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PHPUnit contains an assertEquals method: http://www.phpunit.de/manual/3.6/en/writing-tests-for-phpunit.html#writing-tests-for-phpunit.assertions.assertEquals

It also has an assertSame method: http://www.phpunit.de/manual/3.6/en/writing-tests-for-phpunit.html#writing-tests-for-phpunit.assertions.assertSame

At first glance it looks like they do the same thing. What is the difference between the two? Why are they both specified?

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3 Answers 3

up vote 36 down vote accepted

I use both sporadically, but according to the docs:

assertSame: "Reports an error identified by $message if the two variables $expected and $actual do not have the same type and value."

And as you can see in the example below the above excerpt, they are passing '2204' and 2204, which will fail using assertSame because one is a string and one is an int, basically:

'2204' !== 2204
assertSame('2204', 2204) // this test fails

assertEquals: "Reports an error identified by $message if the two variables $expected and $actual are not equal."

assertEquals does not appear to take datatype into consideration so using the above example of 2204:

'2204' == 2204
assertEquals('2204', 2204) // this test passes

I just ran some unit tests against the above examples, and indeed they resulted in documented behavior.

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2  
assertEquals even thinks that '0012' == '12'. Even if both values are strings, they are converted to integers for the comparison! You should really use assertSame whenever you can. –  marco-fiset Jun 28 '13 at 13:23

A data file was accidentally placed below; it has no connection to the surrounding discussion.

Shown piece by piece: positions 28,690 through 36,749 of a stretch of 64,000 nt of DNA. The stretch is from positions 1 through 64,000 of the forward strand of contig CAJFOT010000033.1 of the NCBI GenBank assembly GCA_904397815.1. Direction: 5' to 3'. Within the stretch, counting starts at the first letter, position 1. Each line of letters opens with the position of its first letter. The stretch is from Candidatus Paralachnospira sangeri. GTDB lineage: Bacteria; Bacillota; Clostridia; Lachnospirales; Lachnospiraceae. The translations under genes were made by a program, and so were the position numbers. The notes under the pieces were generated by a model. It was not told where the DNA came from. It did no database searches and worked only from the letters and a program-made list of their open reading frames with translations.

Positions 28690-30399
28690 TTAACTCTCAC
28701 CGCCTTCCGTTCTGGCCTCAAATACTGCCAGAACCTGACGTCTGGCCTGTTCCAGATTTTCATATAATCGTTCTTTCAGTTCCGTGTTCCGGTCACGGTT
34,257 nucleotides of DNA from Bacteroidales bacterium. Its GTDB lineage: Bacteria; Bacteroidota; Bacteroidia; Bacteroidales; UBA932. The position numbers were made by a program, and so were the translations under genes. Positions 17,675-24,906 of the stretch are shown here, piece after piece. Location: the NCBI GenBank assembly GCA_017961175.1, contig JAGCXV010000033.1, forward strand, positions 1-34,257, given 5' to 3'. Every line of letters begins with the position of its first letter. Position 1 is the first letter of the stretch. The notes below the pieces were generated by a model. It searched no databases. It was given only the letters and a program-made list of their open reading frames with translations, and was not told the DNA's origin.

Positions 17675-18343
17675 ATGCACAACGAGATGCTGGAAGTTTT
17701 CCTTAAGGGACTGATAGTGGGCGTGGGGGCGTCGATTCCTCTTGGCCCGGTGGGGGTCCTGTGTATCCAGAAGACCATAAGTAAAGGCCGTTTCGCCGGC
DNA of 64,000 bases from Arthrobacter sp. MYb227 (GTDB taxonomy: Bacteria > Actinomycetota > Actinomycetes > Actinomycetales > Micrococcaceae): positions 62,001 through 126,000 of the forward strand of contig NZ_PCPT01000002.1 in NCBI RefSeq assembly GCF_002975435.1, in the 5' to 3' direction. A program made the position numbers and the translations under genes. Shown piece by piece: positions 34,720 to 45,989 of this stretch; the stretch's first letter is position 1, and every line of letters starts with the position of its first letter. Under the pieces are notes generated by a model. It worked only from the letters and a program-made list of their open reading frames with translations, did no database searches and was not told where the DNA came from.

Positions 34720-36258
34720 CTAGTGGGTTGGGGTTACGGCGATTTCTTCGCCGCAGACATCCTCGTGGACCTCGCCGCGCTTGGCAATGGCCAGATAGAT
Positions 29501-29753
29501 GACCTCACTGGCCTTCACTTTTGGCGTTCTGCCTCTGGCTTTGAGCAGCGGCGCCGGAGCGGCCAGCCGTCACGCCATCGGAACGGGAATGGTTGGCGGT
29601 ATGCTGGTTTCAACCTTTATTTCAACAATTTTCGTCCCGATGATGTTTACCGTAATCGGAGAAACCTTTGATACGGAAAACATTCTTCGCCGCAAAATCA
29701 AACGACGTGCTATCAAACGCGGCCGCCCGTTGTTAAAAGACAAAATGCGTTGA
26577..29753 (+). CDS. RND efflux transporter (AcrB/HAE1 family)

Unfortunately even assertEquals seems to be picky e.g. when comparing array properties and complains about string vs int then. –  andig Dec 27 '13 at 13:26
    
Following marco-fiset's comment, note this behaviour is no longer the case since PHPUnit 4.0, see the upgrade notes. –  Double Gras Jun 13 at 21:36
$this->assertEquals(3,true);
$this->assertSame(3,true);

The first one will pass!

The second one will fail.

That is the different

I think you should always use assertSame

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assertSame() == Tests that if the actual output and the expected parameter are same.

that is :

$this->assertSame('$expected','$expected');

or

$this->assertSame('100','100');

assertEquals == If we see with respect to a website page, i have a page which has 2 'table' so when i run assertEquals i will check its count that the 'table' are 2 by using a count function. Eg:

$this->assertEquals(2, $var->filter('table')->count());

Here we can see that assertEquals checks that there are 2 tables found on the web page. we can also use divisions found on the page using '#division name' inside the bracket.

eg 2:

public function testAdd()

{
    $calc = new Calculator();

    $result = $calc->add(30, 12);

    // assert that our calculator added the numbers correctly!
    $this->assertEquals(42, $result);
}
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Please use code formatting to make the code parts more legible, and avoid using # markup unless you want to make a heading. –  laalto Aug 14 '13 at 12:25

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